Baker
v.
the State

This case is not covered by Casetext's citator
Court of Criminal Appeals of TexasFeb 8, 1911
61 Tex. Crim. 193 (Tex. Crim. App. 1911)
61 Tex. Crim. 193134 S.W. 686

Cases citing this case

How cited

  • Johnson v. the State

    …A citizen specially deputized for the occasion, but not generally speaking, can carry a pistol without…

  • Hooper v. the State

    …2. In the other, he contends that the evidence wholly fails to show a guilty intent, and is insufficient to…

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No. 932.

Decided February 8, 1911.

Carrying Pistol — Innocent Intent — Charge of Court.

Where, upon trial of unlawfully carrying a pistol, there was evidence that the defendant took the pistol from parties who were in a personal encounter, and that he carried the same to his home to keep the parties from regaining possession of it, and afterwards returned it to the owner, with no purpose or intention of violating the law, the court should have submitted a requested charge covering this phase of the case. Following Schroeder v. State, 50 Tex.Crim. Rep., 99 S.W. Rep., 1003, and other cases.

Appeal from the District Court of Kerr. Tried below before the Hon. R.H. Burney.

Appeal from a conviction of unlawfully carrying a pistol; penalty, a fine of $100.

The opinion states the case.

Lee Wallace and Ben H. Kelly, for appellant. — On question of the court's refusal of defendant's special requested instructions: Huff v. State, 53 Tex.Crim. Rep., 102 S.W. Rep., 407, and cases cited in opinion.

C.E. Lane, Assistant Attorney-General, for the State. — On question of court's refusal of defendant's special requested instructions: Carroll v. State, 57 S.W., Rep., 94; Cathey v. State, 23 Texas Crim. App., 492, and cases cited in opinion.


The defendant was indicted under article 388 of the Penal Code as amended by the Acts of 1905, p. 56, for unlawfully carrying a pistol on or about his person. He was not indicted under article 340 of the Penal Code for going into an assembly and having or carrying about his person a pistol.

The evidence shows that there was a dance at the residence of J.S. Hope, in Kerr County, some time in March or April, 1910; that the defendant, who lived about a mile or mile and a half from Hope's, took his family to the dance in a hack; that there was considerable drinking and some of the attendants were drunk at the dance; that during the night a fight occurred between Will Hope, who lived at his father's where the dance was, and Will Morgan in the yard; that during the fight a pistol was fired two or three times. The defendant ran out of the house to where Will Hope and Morgan were fighting and saw a pistol on the ground which they were trying to get; that he ran up and secured the pistol, took it in the house in his hand and offered it to another party, Charles Crider. Crider declined to take it. It seems that either a short time before this, or a short time afterwards, whether before or afterwards was controverted, Crider had had trouble with Morgan. The evidence further discloses that the defendant did not leave the pistol or offer to leave it with any of the Hope family, but carried it out from the house to where his hack was. Either then or very soon afterwards he hitched up his team, put his family and a companion in, and hearing Will Morgan coming out, told his companion to drive on down towards him, he walking on ahead with the pistol still in his hand; that his hack soon caught up with him and he got in and drove directly to his home carrying the pistol with him; that the next morning he got on his horse and carried the pistol back to the Hopes and delivered it to Will Hope, the owner.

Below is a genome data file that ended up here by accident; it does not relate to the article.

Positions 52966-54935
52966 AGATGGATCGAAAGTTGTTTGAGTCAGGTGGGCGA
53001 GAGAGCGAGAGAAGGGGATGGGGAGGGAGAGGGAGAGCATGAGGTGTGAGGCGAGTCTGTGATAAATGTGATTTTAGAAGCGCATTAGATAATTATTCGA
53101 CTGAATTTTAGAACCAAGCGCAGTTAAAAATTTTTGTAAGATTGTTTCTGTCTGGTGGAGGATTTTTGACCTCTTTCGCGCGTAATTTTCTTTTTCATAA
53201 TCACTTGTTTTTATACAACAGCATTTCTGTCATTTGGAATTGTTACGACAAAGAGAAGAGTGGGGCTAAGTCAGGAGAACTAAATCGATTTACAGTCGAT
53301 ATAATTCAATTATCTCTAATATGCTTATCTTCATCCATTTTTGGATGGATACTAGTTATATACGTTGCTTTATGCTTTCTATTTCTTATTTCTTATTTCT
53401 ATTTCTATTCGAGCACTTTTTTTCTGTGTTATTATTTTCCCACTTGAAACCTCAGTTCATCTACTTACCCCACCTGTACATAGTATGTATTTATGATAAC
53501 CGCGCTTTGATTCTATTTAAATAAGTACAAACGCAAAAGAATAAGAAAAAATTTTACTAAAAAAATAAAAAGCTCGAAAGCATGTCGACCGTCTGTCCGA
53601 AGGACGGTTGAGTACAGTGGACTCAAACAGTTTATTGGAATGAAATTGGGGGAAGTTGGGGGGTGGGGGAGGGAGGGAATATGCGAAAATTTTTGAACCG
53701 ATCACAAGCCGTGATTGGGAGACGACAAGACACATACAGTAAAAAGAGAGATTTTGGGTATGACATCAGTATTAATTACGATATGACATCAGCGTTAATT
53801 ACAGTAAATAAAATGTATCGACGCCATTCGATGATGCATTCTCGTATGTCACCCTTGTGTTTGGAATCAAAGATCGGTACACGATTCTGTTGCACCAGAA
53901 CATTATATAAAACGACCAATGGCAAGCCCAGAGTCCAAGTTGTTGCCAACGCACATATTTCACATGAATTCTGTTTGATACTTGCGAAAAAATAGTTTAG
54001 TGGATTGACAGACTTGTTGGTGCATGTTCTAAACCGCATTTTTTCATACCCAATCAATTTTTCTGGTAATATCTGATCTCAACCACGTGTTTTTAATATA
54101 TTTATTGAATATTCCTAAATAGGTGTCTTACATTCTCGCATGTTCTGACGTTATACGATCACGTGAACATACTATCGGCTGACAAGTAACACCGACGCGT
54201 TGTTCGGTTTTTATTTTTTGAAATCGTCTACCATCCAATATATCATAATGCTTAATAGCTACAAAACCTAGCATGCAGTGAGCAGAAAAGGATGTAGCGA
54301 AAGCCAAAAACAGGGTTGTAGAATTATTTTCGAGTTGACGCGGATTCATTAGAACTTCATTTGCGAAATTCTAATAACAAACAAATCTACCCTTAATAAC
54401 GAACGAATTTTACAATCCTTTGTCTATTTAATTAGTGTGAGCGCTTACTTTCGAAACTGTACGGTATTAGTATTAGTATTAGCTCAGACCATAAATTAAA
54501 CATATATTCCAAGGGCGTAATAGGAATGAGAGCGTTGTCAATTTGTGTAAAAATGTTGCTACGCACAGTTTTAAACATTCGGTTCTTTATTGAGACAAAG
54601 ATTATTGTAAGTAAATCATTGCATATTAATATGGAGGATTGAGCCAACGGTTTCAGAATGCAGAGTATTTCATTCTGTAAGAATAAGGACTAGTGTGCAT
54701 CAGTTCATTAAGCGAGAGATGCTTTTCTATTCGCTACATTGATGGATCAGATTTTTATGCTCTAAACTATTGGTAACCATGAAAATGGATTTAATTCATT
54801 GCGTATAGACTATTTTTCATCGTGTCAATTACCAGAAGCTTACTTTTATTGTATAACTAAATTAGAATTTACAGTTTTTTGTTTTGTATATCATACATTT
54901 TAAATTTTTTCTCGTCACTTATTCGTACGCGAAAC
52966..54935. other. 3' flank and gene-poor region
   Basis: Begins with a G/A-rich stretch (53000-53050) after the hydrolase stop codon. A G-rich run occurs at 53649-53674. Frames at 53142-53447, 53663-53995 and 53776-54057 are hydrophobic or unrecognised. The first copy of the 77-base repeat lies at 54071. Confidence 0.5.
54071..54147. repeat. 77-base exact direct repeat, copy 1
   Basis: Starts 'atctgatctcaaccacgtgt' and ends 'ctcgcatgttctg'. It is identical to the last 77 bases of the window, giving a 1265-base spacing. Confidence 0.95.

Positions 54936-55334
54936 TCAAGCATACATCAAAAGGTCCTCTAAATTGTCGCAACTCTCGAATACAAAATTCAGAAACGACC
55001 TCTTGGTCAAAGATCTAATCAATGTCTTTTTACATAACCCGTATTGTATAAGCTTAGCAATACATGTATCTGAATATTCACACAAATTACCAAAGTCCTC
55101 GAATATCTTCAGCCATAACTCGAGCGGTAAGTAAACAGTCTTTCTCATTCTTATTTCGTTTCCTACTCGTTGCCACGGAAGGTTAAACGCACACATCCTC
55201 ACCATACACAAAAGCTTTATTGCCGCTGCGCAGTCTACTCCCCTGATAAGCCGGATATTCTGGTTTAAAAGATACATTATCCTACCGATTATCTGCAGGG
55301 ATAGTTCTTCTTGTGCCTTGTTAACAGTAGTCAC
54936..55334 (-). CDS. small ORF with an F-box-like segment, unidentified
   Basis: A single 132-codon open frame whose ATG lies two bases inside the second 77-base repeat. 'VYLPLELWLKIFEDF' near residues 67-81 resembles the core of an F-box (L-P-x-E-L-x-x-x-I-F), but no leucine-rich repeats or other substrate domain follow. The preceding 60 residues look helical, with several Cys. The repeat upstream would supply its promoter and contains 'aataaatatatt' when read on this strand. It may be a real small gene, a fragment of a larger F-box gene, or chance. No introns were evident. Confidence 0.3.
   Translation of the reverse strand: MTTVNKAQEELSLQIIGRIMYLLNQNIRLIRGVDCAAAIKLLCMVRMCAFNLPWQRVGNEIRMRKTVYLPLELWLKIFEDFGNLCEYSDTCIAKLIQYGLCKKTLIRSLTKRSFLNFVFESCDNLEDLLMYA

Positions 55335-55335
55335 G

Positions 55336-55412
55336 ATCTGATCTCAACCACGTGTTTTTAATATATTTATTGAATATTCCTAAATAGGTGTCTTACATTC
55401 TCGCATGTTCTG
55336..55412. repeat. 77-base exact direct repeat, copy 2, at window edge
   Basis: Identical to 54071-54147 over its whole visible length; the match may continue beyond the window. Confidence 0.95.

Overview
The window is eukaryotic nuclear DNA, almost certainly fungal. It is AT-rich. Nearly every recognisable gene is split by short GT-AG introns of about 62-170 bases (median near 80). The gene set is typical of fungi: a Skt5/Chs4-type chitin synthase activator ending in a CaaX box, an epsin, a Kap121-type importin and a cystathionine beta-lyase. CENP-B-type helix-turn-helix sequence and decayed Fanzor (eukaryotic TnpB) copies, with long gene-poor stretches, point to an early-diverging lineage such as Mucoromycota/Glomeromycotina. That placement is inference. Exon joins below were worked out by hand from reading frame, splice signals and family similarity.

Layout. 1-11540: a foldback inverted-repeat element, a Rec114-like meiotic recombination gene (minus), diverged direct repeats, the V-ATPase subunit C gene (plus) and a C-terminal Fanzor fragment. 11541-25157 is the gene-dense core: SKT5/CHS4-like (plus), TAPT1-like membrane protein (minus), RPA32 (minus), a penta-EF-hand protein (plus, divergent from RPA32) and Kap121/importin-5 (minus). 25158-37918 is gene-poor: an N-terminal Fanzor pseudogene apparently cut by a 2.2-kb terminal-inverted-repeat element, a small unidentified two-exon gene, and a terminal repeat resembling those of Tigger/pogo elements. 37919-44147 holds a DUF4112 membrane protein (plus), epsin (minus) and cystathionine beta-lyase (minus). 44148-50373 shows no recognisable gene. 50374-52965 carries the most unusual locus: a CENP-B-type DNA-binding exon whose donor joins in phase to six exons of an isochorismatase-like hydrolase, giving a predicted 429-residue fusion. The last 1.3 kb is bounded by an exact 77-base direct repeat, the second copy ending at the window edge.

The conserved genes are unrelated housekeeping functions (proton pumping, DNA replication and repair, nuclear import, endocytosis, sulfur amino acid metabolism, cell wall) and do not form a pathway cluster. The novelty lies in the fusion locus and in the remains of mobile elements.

He also testified that in taking the pistol in the house and offering it to Crider he wanted to keep Will Morgan from getting it; that he was afraid he would take it away from him, as he knew he had it; that he carried the pistol home with him to prevent trouble and with no other purpose and had no intention to violate the law by carrying it as he did.

Several witnesses testified that they saw him taking the pistol in his hand from where the fight occurred into the house and offering it to Crider and from there taking it out to his hack.

The court gave a general charge to the jury to the effect that if they believed from the evidence beyond a reasonable doubt that the defendant at about the time charged in the indictment did carry on or about his person a pistol, then to find him guilty, etc.

The defendant requested the following charge: "If the jury believe the pistol charged to have been carried by defendant was the property of Will Hope and that defendant took the same from the said Hope during the fight or personal encounter between said Hope and one Will Morgan on the night in question at the home of said Hope, and did so for the purpose of preventing any person from getting shot or hurt with said pistol, and that for said purpose alone, and with no intent on defendant's part to violate the law, defendant took the pistol off the premises and returned it to said Hope next day, they must acquit the defendant." The court refused to give this charge. The appellant properly assigns this as error. The Assistant Attorney-General has confessed that this was an error and he joins the appellant in asking that the case be reversed and remanded. It is our opinion that it was error in the court below to refuse to give this charge, or some such apt charge as would present this question to the jury for their determination. Schroeder v. State, 50 Tex.Crim. Rep., 99 S.W. 1003; West v. State, 21 Texas Crim. App., 427; Mangum v. State, 15 Texas Crim. App., 362.

Other errors are assigned. We deem it unnecessary to consider them. They will doubtless not occur upon another trial. We doubt if any of them, however, show reversible error. For the error above pointed out the case is reversed and remanded.

Reversed and remanded.